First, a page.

With two major concerts in town on Friday night — Elvis Costello at the Pageant and Eddie Vedder at the Fox — some fans may have been hard-pressed to choose which show to attend.
Those who wanted to see both but opted for Costello wound up getting their wish. Just a few minutes into the show, Vedder strode out of the wings and joined Costello on a driving cover of the Who's "Substitute."
Special moments like that happen all too rarely in St. Louis, and the packed house went suitably bonkers.
It was merely the first of many highlights to come, however.
Costello's show featured his "Spectacular Spinning Songbook," a giant, multicolored wheel covered with song titles. Audience members were invited onstage to spin the wheel, thus determining much of the evening's set list.
"Tonight, we are gonna hear songs about love! Songs about sex! Songs about death and songs about dancing," Costello declared. "But not necessarily in that order."
Once onstage, the wheel spinners were invited to sit in the "society lounge" — a chintzy bar set-up Costello claimed he'd gotten from Donald Trump - or dance in a go-go cage.
Costello served a variety of roles. He was a rock star, a song and dance man, a game show host and comedian. "I don't want to worry you, but these people's enjoyment of the next five minutes is entirely in your hands," he told one contestant.
With so many distractions, it would have been easy for the music to get lost, but that never happened. Contestants drew hits as well as obscurities. When a girl named Alison spun the wheel, Costello walked over and stopped it on - what else? - his hit, "Alison."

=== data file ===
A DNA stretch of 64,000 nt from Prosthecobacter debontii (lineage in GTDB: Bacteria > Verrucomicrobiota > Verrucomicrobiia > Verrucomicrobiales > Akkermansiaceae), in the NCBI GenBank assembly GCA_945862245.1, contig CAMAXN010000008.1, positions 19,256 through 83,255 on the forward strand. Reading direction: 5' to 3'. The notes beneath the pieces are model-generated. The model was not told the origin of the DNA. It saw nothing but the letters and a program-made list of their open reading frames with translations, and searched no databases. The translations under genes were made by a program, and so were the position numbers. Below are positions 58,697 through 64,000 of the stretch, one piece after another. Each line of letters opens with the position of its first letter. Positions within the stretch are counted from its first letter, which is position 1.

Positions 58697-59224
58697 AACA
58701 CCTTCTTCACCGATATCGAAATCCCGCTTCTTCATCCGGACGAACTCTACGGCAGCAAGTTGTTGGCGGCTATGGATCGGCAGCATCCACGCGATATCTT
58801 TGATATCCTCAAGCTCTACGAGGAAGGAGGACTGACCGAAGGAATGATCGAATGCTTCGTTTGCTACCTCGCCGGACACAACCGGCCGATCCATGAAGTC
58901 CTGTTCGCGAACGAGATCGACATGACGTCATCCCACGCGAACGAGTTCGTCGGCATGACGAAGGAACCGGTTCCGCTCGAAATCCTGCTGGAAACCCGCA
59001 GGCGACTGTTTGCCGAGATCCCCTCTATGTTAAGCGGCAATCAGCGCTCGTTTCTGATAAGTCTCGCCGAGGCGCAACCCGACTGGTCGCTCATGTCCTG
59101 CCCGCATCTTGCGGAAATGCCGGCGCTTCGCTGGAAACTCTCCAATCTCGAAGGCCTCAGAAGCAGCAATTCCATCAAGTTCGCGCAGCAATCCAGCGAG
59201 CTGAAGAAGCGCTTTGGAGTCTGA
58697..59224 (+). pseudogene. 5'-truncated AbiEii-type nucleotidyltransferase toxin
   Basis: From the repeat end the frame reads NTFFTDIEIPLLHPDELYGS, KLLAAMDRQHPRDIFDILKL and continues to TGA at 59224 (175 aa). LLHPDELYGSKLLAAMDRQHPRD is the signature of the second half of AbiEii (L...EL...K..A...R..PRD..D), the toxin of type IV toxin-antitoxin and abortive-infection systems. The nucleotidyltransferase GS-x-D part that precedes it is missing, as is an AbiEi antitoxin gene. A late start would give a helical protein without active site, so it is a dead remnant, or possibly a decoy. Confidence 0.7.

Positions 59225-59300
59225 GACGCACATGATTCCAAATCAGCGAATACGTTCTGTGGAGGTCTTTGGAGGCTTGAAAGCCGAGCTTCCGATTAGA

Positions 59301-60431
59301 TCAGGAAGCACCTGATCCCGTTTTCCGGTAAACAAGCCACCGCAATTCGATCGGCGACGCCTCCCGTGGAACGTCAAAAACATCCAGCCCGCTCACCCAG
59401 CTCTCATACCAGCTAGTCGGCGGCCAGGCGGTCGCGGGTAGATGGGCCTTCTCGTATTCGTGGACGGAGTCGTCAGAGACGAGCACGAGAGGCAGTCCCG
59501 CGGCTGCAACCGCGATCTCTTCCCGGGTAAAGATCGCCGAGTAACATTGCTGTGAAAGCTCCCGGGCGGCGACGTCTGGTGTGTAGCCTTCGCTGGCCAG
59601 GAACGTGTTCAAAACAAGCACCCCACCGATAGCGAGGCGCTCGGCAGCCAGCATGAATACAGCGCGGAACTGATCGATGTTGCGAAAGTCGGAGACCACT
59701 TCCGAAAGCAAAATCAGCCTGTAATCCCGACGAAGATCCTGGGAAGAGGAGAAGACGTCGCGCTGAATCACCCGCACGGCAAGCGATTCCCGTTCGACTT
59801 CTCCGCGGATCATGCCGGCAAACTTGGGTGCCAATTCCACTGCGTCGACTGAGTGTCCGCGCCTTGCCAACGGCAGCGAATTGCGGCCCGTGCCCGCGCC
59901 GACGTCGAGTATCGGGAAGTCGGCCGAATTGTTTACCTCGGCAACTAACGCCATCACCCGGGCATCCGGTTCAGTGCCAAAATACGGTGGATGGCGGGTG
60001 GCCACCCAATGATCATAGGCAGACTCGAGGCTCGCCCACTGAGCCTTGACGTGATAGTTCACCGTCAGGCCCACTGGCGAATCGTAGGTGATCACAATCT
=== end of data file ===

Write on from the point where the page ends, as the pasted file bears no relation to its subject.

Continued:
There was a cascade of other favorites, including "Radio Radio," "Watching the Detectives" and "(What's So Funny ‘Bout) Peace, Love and Understanding."
Some of the wheel's tiles contained themes, and when a spin landed on "I Can Sing a Rainbow," Costello reeled off a handful of color-oriented songs: "Green Shirt," "Blue Chair," "(The Angels Wanna Wear My) Red Shoes" and even a slice of Prince's "Purple Rain." Later in the show, Costello tackled the themes "Girl," "Happy" and "Time."
Musically, his band the Imposters — keyboardist Steve Nieve, drummer Pete Thomas and bassist Davey Faragher — were ready for anything Costello threw at them. Nieve supplied his familiar piano flourishes and showed his skill on the theremin, using it to duel Costello's fierce guitar solo on "Turpentine."
Costello interpolated songs like Sonny Boy Williamson's "Help Me," and Them's "I Can Only Give You Everything" into his own tunes, creating something new along the way. The technique was never more effective than when he began Bob Dylan and the Band's apocalyptic "This Wheel's on Fire," then moved into his own impassioned post-Katrina plea for New Orleans, "The River in Reverse."
It was a powerful but sobering moment in a concert that otherwise offered nearly three hours of hilarity, musicality and unabated joy.